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where wisdom gathers, poetry unfolds and divine light is sparked…

Month: February, 2010

that was fast

and there it was.

like that.

in yesterday’s pile of mail. just lying there, that short string of words, taunting me, teasing me, jolting me into the countdown of truth.

class of 2011. g-g-graduation party?

oh my God, i gasped.

now, i’d done that math. long long ago. maybe when still in the womb, in line with all my other fascinations with numbers (i tend to be moored by arithmetic, by adding, subtracting, defining my life in crisp-lined equations), i likely leapt forward in time, determined the points in my unborn’s unfurling story, first uttered the short string of digits, the 2 and the 0 and the pert pair of 1s. barely made sense, that sum of indivisible, indiscernible, parts.

for a good long while, through preschool and early-on years, through multiplication tables and kickball and the odd social fumblings of middle school, it’s just a blurry far-off posting there on the distant horizon, an odd combination you are called to conjure once in a while.

ah, but once your firstborn’s in high school, of course, they fling that digital string at you page after page, form after form, invoice after invoice. why it becomes a part of your child’s identity. he is 2011xxxx in their books.

and i suppose, vaguely, subliminally, ever-rising in consciousness, i’ve started to realize the punch in those numbers.

they are not merely computer-generated ink spurts. they whisper, ever louder, the undeniable truth: kid’s leaving, and here’s the date of departure.


oh, i’ve started to feel the rumblings. all this talk about college. all this mail that comes day after day. nice mail, fine mail, mail from places that want to harbor my boy.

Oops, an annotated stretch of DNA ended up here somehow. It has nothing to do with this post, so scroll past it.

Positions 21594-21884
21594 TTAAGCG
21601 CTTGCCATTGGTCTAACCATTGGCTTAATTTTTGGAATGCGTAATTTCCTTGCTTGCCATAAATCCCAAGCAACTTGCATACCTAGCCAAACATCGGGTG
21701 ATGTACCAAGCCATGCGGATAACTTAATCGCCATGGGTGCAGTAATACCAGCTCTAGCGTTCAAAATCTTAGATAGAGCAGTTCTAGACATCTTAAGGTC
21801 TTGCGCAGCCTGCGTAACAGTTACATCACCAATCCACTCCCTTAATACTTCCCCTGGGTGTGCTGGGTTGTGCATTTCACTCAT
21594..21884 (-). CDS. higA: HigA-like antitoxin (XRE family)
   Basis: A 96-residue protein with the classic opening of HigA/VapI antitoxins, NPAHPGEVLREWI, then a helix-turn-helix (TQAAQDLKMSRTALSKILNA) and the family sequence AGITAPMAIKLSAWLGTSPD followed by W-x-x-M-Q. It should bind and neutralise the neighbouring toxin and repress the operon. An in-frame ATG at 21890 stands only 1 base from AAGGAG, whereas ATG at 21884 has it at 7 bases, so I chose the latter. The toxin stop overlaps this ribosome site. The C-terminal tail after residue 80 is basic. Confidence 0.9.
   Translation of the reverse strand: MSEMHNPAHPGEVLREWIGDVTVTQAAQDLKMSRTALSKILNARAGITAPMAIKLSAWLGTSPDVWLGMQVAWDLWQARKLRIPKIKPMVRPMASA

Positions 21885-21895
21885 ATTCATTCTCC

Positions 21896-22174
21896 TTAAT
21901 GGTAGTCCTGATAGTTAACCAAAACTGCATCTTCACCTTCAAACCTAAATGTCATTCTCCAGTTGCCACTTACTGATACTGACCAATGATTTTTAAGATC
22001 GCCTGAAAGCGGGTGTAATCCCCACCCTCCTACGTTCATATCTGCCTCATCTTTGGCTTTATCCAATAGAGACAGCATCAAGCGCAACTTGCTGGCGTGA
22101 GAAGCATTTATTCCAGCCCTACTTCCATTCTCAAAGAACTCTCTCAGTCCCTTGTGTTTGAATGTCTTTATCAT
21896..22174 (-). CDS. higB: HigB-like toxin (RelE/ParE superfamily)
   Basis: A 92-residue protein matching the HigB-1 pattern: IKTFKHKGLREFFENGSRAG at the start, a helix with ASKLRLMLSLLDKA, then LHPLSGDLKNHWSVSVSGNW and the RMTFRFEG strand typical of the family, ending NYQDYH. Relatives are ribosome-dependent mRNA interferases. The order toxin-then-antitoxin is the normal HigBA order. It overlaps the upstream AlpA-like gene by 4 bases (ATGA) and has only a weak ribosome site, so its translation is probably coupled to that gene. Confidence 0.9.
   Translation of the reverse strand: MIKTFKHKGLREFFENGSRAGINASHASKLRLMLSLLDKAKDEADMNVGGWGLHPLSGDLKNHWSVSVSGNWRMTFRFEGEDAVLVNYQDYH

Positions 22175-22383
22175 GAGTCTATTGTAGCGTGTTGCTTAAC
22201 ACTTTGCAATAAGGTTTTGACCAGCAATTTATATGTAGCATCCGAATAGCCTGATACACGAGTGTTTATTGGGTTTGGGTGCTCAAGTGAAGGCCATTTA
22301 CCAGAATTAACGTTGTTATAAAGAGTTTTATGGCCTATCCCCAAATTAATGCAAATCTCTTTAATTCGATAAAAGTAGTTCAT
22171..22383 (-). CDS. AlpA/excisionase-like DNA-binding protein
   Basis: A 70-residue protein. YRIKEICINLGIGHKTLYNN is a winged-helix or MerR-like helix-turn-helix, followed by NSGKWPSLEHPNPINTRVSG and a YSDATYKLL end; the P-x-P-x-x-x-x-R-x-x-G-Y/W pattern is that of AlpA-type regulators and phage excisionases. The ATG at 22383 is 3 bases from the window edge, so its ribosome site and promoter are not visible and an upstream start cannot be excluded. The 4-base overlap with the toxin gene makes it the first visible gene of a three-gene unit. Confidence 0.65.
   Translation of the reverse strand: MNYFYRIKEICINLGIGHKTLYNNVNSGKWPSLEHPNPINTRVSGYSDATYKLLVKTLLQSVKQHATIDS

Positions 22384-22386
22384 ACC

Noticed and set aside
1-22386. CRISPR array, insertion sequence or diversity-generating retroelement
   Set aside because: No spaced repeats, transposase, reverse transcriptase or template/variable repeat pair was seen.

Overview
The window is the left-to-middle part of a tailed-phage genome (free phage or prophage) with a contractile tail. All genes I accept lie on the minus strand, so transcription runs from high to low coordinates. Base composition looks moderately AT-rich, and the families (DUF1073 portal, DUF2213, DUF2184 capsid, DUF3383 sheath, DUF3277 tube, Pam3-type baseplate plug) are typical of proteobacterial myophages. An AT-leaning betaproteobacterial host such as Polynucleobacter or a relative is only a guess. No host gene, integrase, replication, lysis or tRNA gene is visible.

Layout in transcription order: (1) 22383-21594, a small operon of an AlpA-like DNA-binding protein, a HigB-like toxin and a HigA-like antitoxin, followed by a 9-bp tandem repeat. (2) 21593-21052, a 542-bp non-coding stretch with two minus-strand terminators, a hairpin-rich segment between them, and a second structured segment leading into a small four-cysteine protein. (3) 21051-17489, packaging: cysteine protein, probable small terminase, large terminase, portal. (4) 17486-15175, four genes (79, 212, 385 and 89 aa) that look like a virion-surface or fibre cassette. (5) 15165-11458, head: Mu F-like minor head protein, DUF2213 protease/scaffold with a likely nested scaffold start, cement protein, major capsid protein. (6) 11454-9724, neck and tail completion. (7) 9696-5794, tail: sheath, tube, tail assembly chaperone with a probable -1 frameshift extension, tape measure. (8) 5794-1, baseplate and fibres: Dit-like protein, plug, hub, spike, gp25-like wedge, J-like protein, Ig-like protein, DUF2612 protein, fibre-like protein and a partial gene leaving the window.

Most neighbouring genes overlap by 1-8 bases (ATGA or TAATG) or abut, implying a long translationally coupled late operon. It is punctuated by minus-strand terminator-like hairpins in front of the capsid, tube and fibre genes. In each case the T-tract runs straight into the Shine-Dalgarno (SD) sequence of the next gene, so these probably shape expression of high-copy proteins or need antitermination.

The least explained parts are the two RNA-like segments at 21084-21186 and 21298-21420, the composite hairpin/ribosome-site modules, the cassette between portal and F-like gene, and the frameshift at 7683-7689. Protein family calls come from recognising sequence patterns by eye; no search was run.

but graduation party?

someone grab me a stool.

are we r-r-ready for that?

so there i stood in that way that we sometimes do, trying to get my eyeballs to clear out the fuzz, make sure i was seeing this right, not being fooled by some optical wizardry. downright insisted the brain part of the reading department kick into gear, try wrapping its neurons around the letters before me, make some sense of the fast-forward illusion.

hmm, seems to be not a ruse but the real, actual fact. complete with a date, and a comma besides.

coulda logged it onto the calendar. if i had one. for 2011, for cryin’ out loud. geez, i’m just breakin’ in this one, the one with the 0 at the end, instead of two 0s, a fine pair of eyeballs, peering out from the spot in the middle.

while i was busy, um, swallowing all this numerical befuddlement, the little one ran to my side. read round my elbow.

piped up, matter-of-factly, “this is how it will be, dad at work. just you and me.”


so it might be.

(lord knows, it’s not that i have even a wisp of a twinge at the notion of going along, just me and the little one, it’s just the hollowness of a four-bedroom house in which some of the beds never are mussed. and the towels in the bathroom….oh, never mind…)

so, yes, we will spend the next 15 months seeing that date–june 5, 2011–begin to flash along the roadside like some neon number that refuses to run out of wattage, blinking brighter and louder till it takes over the screen.

and so it goes as we pass through this life, aiming toward targets once miles and eons away, then inching closer, somehow getting so close we can make out the zigs and the crags of the outline. count the hairs on its head.

more often than not, we are propped up along the way, made to adjust to that thing on the far-off horizon.

so i’ve been told, when it comes to this college thing: “oh you’ll be ready, all right. your kid will make you so crazy you’ll cannonball him right out the door. toss the trunks onto the sidewalk, plunking behind him.”

hmm. not yet.

to this day, at nearly the midpoint of second semester junior year, that college-bound kid remains, solidly, squarely, among the most delightful lights in my day, he charms me. entertains me. teaches me, too. he makes me laugh so hard i swear i’ll embarrass myself one of these outbursts. says things that keep me awake thinking at night, not because they’re disturbing, but because they hold so much truth, so much wisdom, and like marrow of bone, i need to suck on it all a good long while to extract every speck of its essence.

so, no, not yet. i am not remotely ready.

and thus, the words on the slip of paper wholly stunned me, stopped me.

i felt the lightning bolt of truth shake through my body, down my arms, into my wrists, onto the tips of my fingers.